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Propagation

The following are ways to increase your supply, other than by seed, once you have established plants, whether they originated in your yard from seed or as plants purchased from the nursery:

Division—You will want to divide a plant if it has become invasive or needs rejuvenating. If the center of the plant dies out, leaving foliage circling a "bald spot", it's time to divide to keep the plant healthy and productive. The following can be divided: catnip, Roman chamomile, chives, germander, lavender, lemon balm, mints, oregano, garden sage, French tarragon, and thyme. In the course of dividing plants, you must transplant them. The bonus by-products of division are the resulting "new" plants divided off the old clumps, which you can then transplant to another part of the garden.

Early spring before the plants start to re-grow, is the best time to divide. This is because the foliage will not be spoiled by chopping, moving, and moisture loss, and the plants will have time to reestablish themselves during the growing season.

The best tools for dividing are a sharp spade and garden fork, although a round- or flat-headed shovel will do; the sharper the better in order to make clean cuts to the roots. Start with a large-tined garden fork and wiggle it down into the clump of foliage at the point you wish to divide. Sometimes, especially if the soil is loose and malleable, you can pull apart and separate a clump away from the main clump with just the fork. It is also helpful to use two forks, back-to-back, to tease apart the divisions. Fleshy roots (horseradish and lovage) should be forked out, then sliced apart with a sharp knife before replanting. Bulbous roots of chives can be pulled apart or separated with a trowel.

For woody-centered herbs, such as rosemary, you will need to make a clean cut with a spade or shovel straight down through the foliage and roots to completely divide the plant. If the center has died out, cut shovel-width divisions of vigorous growth from around the edges, and lift them out of the ground. Dig up and compost the woody center. Subdivide your clumps if you really want a lot of plants. Replant and water the divisions as soon as possible.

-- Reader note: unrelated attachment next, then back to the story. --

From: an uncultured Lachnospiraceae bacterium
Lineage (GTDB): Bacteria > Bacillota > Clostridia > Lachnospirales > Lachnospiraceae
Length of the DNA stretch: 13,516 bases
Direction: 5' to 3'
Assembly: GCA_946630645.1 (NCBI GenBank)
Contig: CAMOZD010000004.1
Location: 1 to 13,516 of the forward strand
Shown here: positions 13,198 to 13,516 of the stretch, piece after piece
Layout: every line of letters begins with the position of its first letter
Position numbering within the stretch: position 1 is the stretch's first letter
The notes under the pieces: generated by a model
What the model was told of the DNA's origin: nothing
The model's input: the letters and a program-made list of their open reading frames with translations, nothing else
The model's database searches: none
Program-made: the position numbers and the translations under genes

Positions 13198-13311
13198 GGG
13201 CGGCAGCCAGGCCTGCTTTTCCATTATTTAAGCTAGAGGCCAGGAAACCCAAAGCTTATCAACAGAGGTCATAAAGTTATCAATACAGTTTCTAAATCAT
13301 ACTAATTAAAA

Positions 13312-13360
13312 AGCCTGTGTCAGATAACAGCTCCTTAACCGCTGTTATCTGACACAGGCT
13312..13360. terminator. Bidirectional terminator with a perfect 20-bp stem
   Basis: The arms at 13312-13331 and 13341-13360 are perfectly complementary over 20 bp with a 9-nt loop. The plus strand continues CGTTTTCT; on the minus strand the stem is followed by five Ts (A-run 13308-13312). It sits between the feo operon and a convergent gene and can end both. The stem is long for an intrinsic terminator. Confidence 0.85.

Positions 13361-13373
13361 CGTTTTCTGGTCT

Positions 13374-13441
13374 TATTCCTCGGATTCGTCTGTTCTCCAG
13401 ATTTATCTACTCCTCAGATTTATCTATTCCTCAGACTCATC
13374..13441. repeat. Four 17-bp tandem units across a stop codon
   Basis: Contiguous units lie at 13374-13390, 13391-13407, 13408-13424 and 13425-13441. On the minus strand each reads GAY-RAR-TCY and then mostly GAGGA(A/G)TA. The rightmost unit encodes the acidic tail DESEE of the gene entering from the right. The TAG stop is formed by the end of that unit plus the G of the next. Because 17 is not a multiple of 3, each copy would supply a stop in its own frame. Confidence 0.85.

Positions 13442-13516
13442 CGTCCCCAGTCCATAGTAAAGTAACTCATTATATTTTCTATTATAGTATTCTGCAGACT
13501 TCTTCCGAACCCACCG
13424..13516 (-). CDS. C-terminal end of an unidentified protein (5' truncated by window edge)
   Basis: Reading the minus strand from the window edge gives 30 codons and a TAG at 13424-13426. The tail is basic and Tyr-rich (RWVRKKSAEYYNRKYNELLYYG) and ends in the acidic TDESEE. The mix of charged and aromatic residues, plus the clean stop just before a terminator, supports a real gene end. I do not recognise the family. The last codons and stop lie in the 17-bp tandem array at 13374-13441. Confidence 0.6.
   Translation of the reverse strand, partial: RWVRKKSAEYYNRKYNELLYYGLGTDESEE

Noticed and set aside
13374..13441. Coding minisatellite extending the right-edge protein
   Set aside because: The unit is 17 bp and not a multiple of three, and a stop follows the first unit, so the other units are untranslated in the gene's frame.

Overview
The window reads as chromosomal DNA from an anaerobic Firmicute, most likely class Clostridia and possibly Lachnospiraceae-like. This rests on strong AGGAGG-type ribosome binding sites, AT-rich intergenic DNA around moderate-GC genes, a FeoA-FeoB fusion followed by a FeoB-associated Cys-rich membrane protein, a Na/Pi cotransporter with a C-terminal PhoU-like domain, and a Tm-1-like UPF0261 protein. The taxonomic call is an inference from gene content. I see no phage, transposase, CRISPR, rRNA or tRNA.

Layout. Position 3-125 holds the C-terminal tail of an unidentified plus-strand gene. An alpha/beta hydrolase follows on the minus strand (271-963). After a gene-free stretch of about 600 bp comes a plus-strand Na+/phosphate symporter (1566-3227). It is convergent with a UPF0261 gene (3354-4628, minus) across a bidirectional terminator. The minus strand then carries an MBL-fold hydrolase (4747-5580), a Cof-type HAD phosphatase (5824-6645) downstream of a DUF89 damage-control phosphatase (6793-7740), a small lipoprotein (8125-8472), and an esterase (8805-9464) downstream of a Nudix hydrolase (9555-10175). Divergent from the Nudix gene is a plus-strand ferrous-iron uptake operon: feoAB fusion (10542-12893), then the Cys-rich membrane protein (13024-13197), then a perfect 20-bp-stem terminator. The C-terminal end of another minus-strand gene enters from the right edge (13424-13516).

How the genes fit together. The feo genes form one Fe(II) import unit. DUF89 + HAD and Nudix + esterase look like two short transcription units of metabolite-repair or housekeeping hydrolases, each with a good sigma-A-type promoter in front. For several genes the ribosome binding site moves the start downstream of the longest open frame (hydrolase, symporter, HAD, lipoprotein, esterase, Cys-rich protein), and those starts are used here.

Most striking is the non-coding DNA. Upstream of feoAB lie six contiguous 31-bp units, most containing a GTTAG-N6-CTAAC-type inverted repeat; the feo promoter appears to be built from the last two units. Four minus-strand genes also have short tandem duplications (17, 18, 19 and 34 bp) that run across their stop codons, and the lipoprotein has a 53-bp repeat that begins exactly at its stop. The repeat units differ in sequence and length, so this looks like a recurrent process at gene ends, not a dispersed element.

Layering—This is a very easy way to propagate. At the beginning of the growing season, choose a branch near the base of the mother plant that is flexible enough to be bent to the ground. Strip the foliage from the part that will touch the ground, about one third of the branch from the top down. Bend a wire into a U shape and pin the branch to the ground. Keep the soil moist until roots are set. At the end of the season, cut the branch away from the mother plant and plant it in its new location.

Cuttings—Make cuttings to get a lot more plants in the spring or take cuttings in the fall to have plants over the winter. Choose healthy growth that is mature but not woody (it still bends but is not too succulent) and not in bloom. Cut stems 3 to 4" from the tips with a razor blade or sharp knife. Strip the leaves and small branches to half of each stem, and insert immediately into a moist, very light medium, such as a ready-made soil-less growing mix. Some cuttings, such as scented geraniums, root best if allowed to callus over for 8 hours in a cool place. Do not allow leaves to touch or overlap. Water gently to firm the soil around the stems, and cover with a clear plastic bag. Set in bright light but not direct sunlight. Mist the plants daily to maintain high humidity. Remove any dead matter immediately. You can tell the plant has rooted when it resists a light tug and when new growth appears. From cutting to rooting should take between 2 and 3 weeks. At this point, remove the covering and water normally for a few days before transplanting.

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